Key moment during my knee exam:

Key moment during my exam:


Today, a small slice of the Sagittal plane:
Here are just a few of the things going through my mind as i go through the lower limb sagittal plane. Everyone has a different way, this is a piece of mine. . . . .

Do they have sufficient ankle dorsiflexion, active passive?
Are the ankle dorsiflexors strong enough to achieve sufficient ankle dorsi and rocker, and are the ankle plantarflexors long enough, to allow said sufficient ankle dorsiflexion.

And to match with that in terms of gait cycles and loading patterns, do they have sufficient hip extension?
Meaning, are the hip extensors strong enough, and the hip flexor groups (hip flexors and quads of course) long enough, to allow sufficient hip extension.
Are the abdominals strong enough to anchor the pelvis from dropping into uncontrolled or excessive anterior pelvis tilt and paraspinal loading? Because when then do drop into APT, they will convert, likely, into quad dominance and paraspinal dominance (instead of glute-abdom). In otherwords, can they adequately control the hip into the pelvis (acetabulum) and the pelvis into the spine?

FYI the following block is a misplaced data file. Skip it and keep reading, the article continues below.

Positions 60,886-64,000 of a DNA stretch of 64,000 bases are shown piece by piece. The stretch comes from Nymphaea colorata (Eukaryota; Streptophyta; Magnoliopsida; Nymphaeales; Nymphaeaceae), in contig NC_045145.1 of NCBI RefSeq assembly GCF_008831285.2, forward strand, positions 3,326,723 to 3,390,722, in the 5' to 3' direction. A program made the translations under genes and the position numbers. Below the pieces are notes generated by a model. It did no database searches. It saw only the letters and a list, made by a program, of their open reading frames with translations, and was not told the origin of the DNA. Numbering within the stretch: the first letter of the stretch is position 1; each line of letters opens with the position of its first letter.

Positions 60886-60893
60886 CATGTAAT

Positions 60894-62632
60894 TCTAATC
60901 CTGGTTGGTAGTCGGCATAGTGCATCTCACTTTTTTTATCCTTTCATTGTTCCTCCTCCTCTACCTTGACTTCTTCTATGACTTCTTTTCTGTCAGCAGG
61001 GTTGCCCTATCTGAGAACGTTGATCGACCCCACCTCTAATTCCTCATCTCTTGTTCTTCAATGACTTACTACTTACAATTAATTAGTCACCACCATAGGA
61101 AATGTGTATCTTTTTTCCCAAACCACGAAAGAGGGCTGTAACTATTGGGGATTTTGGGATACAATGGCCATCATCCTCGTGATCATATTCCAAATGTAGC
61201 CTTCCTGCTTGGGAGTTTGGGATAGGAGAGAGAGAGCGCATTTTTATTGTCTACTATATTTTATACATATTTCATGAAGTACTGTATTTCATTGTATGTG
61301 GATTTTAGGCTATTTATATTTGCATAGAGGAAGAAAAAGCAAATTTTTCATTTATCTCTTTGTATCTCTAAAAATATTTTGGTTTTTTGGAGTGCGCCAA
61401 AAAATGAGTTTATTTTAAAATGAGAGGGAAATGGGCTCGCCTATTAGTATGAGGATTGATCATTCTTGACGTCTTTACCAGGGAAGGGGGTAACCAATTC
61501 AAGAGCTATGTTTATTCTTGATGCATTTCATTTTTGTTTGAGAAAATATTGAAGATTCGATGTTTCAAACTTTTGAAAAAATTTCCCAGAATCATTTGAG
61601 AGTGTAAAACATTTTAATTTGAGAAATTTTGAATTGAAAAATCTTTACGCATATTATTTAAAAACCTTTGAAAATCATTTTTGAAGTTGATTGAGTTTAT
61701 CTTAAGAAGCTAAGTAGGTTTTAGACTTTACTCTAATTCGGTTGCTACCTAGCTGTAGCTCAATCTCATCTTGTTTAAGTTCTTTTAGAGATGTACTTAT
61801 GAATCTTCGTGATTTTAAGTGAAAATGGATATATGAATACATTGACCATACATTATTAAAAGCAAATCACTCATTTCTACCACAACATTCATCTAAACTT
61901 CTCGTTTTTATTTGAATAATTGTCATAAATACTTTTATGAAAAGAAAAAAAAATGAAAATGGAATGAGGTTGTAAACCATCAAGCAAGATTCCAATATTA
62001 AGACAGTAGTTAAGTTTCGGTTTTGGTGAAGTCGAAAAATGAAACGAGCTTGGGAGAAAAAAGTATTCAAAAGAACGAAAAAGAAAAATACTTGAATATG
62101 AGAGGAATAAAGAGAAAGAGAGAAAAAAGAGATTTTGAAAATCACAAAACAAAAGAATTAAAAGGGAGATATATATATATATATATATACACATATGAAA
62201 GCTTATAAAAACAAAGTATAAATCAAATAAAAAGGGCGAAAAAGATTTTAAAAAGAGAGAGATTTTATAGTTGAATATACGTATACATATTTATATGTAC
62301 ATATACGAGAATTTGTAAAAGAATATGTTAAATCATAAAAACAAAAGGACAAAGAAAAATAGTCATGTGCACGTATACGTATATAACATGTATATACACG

When there is a conflict between the foot/ankle and hip in the sagittal plane, problems may occur at these joint levels, and/or above and/or below these joints (ie, low back, knee, or deeper into the foot).
To be clear, none of these joints exclusively work in just the sagittal plane. That many of these joint complexes are multiaxial, and there is always the issues of protective stability in other planes that ensure another planes clean function. This is what makes more deeply explaining how to fix something very difficult on the internet, because it is in fact complex and requires juggling many clinical insights all at once to determine where things have gone wrong in an injured client. And, this was only discussing the sagittal plane today, on the most simple and crudest of levels. What about deeper issues?
And then , of course, how are they doing in frontal and transverse planes? And then how do the 3 planes come together, functionally or dysfunctionally? And, if they cannot control sagittal, are they dumping it into frontal hip or transverse hip ? (ie. see the FB post last week that had a few people all in a butt clench of the runner with the right leg internally rotated/torsional questions).
These are the balls i am juggling when i examine people, slowly building a puzzle from a fresh open box.

Today was just a slice of the pie on lower limb sagittal assessment, just a blip into my mindspace.
And so, if you are not adding an assessment to training or corrective work, and there is a problem that is left unaddressed, then we can be adding strength to dysfunction.